The role of massage was to provide support via symptom relief, such as reduction in pain via the gate control theory of pain(15) or an increase in serotonin levels,(16) a reduction in muscle tightness, improved mood state via increased vagal activity, and higher heart rate variability(15,17,18) and emotional support via relational continuity, the development of a good therapeutic relationship, and the collaborative model of care.(19)

This involved prior research on the experiences of having a stillbirth from a medical perspective and the perspective of a mother, as well as researching what it is like for women to be pregnant after a stillbirth. This allowed me to better understand what my client may have experienced and what her needs might be. Along with my training, this helped provide me with the terminology and context to ask questions during the consultations so that my client felt I understood what she was going through and what experiences were important to her. Time was allocated each session prior to the hands-on treatment to converse, including communication about negative emotions and experiences, where I used therapeutic listening and responding with empathy and curiosity to help strengthen the therapeutic alliance.(20) The client received seven treatments that were 60 minutes in length, with 45 minutes of treatment and 15 minutes of consultation time. The seven treatments were administered over seven months, with two cancelled appointments (see Table 1). The collaborative and flexible nature of the intervention never changed over the duration of the treatment. The frequency of the treatments was flexible based on the client’s needs, with the plan always being to support the client as they needed over the gestation of her pregnancy. At each of the seven appointments, the therapist checked in with her to see how she was going and if she felt she needed any other support. She was aware of, and was using, other support services as she felt she needed to. Informed consent was obtained verbally at each session.


The MYCaW Concerns

The MYVCaW allows the client to list up to two concerns they would like addressed at each appointment. Table 2 shows the concerns listed by the client for each treatment session. The client experienced a decrease in each concern after each treatment over the seven sessions (see Table 3). Lower scores indicate fewer issues having concern. Scoring was from 0 to 6 with 0 being ‘not bothering me at all’ and 6 being ‘bothers me greatly’.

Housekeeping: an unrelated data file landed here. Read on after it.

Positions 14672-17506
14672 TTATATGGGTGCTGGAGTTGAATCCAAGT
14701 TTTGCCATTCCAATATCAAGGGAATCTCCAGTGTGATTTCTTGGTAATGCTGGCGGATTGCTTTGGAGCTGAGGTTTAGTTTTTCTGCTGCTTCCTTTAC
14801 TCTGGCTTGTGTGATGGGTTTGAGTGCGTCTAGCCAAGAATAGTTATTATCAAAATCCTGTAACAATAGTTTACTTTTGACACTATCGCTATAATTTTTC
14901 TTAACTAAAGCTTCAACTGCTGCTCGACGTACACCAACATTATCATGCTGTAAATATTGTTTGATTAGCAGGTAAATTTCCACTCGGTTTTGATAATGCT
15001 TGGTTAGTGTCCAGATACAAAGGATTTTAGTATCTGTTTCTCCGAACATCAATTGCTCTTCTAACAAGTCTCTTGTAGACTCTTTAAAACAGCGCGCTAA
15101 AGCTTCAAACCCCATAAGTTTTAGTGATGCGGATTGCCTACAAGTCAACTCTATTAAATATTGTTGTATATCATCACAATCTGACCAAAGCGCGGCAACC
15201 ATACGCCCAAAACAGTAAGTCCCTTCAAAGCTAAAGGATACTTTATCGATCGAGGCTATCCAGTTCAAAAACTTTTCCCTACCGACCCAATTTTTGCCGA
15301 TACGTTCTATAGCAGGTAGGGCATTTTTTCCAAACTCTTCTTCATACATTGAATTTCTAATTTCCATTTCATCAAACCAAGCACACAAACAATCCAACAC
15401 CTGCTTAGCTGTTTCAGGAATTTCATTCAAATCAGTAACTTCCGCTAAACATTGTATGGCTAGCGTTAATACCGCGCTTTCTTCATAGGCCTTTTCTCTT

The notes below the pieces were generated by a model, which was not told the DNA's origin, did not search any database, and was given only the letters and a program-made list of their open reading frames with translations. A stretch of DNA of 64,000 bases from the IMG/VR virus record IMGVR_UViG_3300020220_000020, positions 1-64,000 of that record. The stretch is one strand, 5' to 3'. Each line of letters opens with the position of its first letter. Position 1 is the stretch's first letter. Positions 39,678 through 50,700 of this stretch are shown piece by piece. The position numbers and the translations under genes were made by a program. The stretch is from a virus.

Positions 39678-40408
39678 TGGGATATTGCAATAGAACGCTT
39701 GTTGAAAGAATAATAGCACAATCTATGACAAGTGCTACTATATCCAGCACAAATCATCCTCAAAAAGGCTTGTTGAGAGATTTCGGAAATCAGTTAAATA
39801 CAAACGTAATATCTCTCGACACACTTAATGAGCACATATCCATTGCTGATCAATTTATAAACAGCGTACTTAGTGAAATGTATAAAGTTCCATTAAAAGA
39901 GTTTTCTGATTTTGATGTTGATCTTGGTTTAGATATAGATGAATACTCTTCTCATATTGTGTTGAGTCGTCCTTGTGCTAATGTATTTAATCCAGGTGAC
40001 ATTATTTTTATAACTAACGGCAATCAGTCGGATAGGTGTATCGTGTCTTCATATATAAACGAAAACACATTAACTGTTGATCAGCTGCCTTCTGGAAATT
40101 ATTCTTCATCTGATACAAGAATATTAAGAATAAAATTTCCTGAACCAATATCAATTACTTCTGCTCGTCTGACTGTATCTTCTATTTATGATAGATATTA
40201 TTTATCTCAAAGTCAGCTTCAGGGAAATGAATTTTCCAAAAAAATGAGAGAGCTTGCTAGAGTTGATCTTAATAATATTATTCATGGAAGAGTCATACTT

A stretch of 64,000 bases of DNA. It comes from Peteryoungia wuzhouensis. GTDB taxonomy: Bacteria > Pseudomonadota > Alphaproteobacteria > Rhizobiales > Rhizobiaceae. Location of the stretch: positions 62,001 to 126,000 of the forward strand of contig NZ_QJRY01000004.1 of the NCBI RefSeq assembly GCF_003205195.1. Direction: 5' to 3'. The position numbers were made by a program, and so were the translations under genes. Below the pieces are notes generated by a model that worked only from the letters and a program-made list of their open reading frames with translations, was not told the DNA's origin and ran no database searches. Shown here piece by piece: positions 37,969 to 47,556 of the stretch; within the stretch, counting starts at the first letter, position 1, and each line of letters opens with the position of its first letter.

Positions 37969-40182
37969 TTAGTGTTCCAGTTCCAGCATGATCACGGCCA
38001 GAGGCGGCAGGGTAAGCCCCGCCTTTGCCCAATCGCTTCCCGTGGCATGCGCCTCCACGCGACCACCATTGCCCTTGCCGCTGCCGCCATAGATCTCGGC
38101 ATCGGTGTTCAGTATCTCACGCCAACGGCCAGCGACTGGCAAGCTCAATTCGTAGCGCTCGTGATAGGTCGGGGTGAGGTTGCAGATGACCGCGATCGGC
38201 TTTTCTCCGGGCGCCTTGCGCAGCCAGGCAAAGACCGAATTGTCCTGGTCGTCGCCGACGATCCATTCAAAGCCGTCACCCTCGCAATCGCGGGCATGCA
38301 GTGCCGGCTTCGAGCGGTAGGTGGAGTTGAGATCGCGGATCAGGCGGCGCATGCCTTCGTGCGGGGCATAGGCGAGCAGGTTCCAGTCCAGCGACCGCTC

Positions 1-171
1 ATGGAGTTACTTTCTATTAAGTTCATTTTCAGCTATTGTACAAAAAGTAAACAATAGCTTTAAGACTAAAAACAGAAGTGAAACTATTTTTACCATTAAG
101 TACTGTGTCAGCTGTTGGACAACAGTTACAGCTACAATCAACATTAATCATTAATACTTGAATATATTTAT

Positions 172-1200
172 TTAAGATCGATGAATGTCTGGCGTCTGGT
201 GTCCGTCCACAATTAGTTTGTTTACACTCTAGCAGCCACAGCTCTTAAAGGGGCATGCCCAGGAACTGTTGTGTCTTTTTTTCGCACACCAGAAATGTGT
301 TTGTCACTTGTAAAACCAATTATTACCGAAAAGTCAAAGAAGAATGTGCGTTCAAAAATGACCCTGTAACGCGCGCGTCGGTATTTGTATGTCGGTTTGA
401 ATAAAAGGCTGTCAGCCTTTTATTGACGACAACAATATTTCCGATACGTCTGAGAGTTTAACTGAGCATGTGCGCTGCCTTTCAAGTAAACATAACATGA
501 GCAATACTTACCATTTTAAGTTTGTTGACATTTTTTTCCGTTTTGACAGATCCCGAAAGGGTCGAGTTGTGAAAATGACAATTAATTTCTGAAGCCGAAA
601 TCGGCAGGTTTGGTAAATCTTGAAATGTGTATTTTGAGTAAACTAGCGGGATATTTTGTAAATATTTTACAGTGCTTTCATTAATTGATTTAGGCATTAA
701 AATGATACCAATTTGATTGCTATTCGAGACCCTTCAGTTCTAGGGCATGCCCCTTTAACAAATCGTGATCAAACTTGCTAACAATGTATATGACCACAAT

Table 2   MYCaW Concerns at Each Treatment


Table 3   MYCaW Pre- and Post-Treatment First and Second Concerns Scores


The client rated their well-being as being better after each massage compared to before the massage (see Table 4). A lower score indicated better well-being. Scoring was from 0 to 6 with 0 being ‘as good as it could be and 6 being ‘as bad as it could be’.

Table 4   MYCaW Pre- and Post-Treatment Wellbeing Scores


Written Feedback

Written feedback provided by the client indicated that her reasons for using massage for her pregnancy after stillbirth was a mixture of physical needs (muscle stiffness and/or tightness and sleeplessness) and emotional/spiritual needs (stress relief, time out, help with depressive symptoms, help with anxiety symptoms, better overall mental health, and help to manage the grief of her loss). She experienced “reduced shoulder stiffness and sciatica” symptoms and felt that she was “better able to manage my overall anxiety and depressive symptoms” and that she “developed tactics and strategies to get through”. She indicated that the treatments were very beneficial with a score of 90/100 on the physical visual analogue scale and a score of 90/100 on the phycological/emotional visual analogue scale.

What she liked best was having “someone to talk to about what is going on, and the amazing relaxation massage”. The client felt that that massage meet a number of other needs, such as being listened to and being acknowledged (see Table 5).

Table 5   Other Needs Met by Massage for the Client


It was very important to the client that her therapist found out about her history and asked about some of her journey, had experience working with pregnant clients, and had experience working with bereavement.

The open-ended feedback the client gave about her treatments reported that the therapist

Was amazing, she took the time every session to make sure that I was coping and was great at listening. She didn’t judge (no matter how outrageous my comments), I’m not sure how I would have coped if I didn’t have her sessions… to look forward to. Her massages were always related to where I was feeling tension or pain and she always made sure I was comfortable and relaxed.